By contrast, this classic kitchen with walnut cabinets and a marble tile backsplash has less ornamentation than the previous one, but it’s still all about the series of small choices: the simplicity of one cabinet finish and wood species, the decision to run the marble tile all the way to the ceiling and match the same marble on the countertops. By way of a series of small choices, this kitchen reveals its personality and says, “This is who I am: I’m classic, warm, and earthy.”
For the modernists out there, you would think picking finishes and fixtures would be easier, with less adornment and fewer decisions to make. For some this might be true, but I find that for others this style can be just as challenging. It’s all about restraint and editing, and that’s hard.
The small choices in this kitchen include sleek appliances, noninvasive lighting, and a flat-planel door style on the cabinets. Two more signature elements: the full-height glass backsplash and the waterfall-style island countertop.
The layering and mixing of finishes in this kitchen give it an old-world charm. Note the glazed blue-gray island and its relationship to the pendant above. The choices for a mahogany-tone wood countertop, dark trim around the windows and a custom hood surround in particular were all made during the process of designing this kitchen and impact the overall finished look and style. Tip: Order current samples of the materials you’re considering. Get a door sample with your style and finish for final approval. Make sure you go to the stone supplier and view and tag the actual slab of marble for your countertops, and make sure to order a current control sample of tile for your backsplash. All these extra steps will cut down on costly mistakes.
Decorative tile in the kitchen is a great way to express your personality and style, but proportion and scale are critical. Tile is a pretty permanent decision; once it’s up, it’s expensive to change. You or your designer should do color studies and pattern studies, and look at them alongside photos and samples to be absolutely sure you’re making the right choices.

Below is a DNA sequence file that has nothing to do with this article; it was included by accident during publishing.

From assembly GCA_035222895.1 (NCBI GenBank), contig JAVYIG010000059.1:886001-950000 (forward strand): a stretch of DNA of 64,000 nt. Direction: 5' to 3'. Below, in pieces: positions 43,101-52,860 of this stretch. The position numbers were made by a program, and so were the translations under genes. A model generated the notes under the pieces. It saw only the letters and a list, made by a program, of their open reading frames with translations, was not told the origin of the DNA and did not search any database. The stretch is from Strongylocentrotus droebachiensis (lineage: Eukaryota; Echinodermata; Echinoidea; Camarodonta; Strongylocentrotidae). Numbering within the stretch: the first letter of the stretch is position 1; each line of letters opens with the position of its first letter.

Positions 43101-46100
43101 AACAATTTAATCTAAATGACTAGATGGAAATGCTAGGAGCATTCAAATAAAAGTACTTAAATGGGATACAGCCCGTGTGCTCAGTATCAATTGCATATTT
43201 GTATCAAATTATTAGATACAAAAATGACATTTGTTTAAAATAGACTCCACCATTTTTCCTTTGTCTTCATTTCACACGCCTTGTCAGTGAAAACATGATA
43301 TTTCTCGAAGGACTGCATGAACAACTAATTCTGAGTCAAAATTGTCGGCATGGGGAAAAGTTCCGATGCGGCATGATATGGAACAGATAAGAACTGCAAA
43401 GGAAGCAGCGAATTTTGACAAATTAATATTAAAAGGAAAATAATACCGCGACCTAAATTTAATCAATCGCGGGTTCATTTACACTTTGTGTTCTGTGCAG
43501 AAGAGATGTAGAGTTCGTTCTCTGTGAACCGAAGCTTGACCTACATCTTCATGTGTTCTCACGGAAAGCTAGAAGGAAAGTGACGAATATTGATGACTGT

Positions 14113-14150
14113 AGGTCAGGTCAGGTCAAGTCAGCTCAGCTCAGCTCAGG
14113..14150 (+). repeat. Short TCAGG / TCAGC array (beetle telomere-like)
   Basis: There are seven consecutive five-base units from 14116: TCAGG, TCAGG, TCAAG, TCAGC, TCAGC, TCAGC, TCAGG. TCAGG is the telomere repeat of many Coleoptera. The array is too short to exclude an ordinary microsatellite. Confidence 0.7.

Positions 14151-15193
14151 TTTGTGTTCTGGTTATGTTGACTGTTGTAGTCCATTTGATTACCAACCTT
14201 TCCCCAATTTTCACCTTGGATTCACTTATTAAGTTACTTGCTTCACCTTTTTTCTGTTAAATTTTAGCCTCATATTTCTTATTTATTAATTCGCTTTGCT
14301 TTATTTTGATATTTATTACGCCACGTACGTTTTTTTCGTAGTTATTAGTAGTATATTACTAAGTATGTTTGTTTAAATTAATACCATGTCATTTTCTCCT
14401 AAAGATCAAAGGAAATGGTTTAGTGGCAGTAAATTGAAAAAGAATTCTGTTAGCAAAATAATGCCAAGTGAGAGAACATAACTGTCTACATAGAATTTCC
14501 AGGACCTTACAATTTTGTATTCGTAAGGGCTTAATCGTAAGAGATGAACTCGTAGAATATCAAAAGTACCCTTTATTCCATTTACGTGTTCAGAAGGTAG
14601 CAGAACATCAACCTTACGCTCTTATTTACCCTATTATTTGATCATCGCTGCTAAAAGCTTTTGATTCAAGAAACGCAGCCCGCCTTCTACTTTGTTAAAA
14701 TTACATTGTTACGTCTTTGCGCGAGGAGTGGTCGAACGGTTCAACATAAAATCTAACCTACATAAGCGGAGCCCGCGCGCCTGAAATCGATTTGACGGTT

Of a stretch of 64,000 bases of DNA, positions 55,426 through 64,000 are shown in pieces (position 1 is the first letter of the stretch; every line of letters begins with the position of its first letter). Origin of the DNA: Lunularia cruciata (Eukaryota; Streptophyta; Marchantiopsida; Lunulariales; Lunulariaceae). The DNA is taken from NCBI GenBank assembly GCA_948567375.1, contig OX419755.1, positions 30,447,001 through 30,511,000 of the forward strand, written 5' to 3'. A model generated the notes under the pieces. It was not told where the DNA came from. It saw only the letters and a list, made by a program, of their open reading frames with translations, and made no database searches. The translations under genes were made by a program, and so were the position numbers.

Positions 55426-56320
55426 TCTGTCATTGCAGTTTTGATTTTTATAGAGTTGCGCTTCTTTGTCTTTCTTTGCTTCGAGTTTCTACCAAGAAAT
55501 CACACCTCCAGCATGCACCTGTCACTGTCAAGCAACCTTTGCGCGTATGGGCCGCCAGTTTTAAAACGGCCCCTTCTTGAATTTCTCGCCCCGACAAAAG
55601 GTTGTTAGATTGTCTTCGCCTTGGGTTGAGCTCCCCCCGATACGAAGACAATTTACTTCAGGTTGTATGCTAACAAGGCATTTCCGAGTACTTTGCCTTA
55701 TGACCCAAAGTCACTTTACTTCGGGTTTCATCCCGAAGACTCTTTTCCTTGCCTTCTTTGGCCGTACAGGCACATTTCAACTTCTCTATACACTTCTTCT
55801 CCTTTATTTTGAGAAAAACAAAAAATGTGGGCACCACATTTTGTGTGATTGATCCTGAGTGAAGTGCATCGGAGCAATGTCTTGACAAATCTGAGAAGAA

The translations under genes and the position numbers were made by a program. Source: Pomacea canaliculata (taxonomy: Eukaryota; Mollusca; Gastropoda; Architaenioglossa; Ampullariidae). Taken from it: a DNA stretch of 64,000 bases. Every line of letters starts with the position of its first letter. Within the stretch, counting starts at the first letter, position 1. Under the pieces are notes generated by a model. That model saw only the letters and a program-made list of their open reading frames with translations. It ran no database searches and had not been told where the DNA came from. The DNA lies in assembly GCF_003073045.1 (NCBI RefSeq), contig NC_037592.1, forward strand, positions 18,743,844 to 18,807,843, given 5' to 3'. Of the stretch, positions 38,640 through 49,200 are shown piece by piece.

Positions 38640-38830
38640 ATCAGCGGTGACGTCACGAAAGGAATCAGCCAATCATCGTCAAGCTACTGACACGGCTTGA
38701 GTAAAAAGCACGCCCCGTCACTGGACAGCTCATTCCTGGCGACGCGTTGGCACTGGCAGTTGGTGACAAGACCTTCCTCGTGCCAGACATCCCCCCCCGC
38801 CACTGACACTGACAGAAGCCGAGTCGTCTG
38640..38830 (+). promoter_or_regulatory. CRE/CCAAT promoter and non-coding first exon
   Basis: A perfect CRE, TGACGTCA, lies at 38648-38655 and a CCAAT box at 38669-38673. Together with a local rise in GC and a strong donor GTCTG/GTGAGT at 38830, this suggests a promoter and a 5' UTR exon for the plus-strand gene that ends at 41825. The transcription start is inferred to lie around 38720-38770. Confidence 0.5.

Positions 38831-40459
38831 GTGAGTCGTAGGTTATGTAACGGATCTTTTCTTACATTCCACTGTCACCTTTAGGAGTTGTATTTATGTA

Matching the floor stain color is one of the most challenging phases of a project. If you’ve got original floors and plan to refinish just the kitchen — or are laying new wood floors to match the old for continuity — don’t expect a perfect match. Many floors in old homes are made of old-growth wood, and flooring is manufactured differently now. The natural patina of an old floor also is nearly impossible to match. Companies offering reclaimed wood floors can make that matching process easier.
Testing is the best way to get a close match. Even if you’re not trying to match new to old, doing stain tests on samples of the actual flooring is the best way to get it right. If you’re doing tile or stone floors, work on picking those materials at the same time as cabinets, backsplash and countertops. The relationships among these materials is critical. It’s tough to mix different types of stone and tile unless you want your kitchen to look like a showroom.
4. Paint Colors
Once I’ve worked with the client to pick the collage of materials for the kitchen, we lay these out to focus on paint color. The reason this phase often comes bit later is that the kitchen might be under construction and still have the old paint color on the walls. The floors may be covered in that pinkish-red rosin paper, which can affect the look of the color on the walls.
When looking at your paint swatches, be sure your walls are primed white. If you plan to paint your window and door casings, prime them white too. If you’re keeping them as they are, make sure they are free of dust. Any amount of color in the room can throw off the new wall color sample tests. Pick your paint colors next to the other materials, including pulling back a section of the protective floor covering to get a good sense of how the colors work with the new stain color.
5. Decorative Details
Details like shaped cabinet doors, niches for spices and oils, and decorative lighting should all be considered while working on the design development and finish/fixture selection.
6. Furnishings and Accessories
Picking bar stools and tables and chairs for an eat-in kitchen usually comes at the end, but this is also important, so don’t just mail it in at this point. Think about adding patina and texture through vintage pieces if you can find them. And don’t forget about items like decorative plate racks, artwork and area rugs or runners. Small touches like this can add much character to a newly remodeled kitchen.
For recommendations on local showrooms and kitchen designers, please contact Philbrook Construction Services Group for all your construction planning and home improvement needs.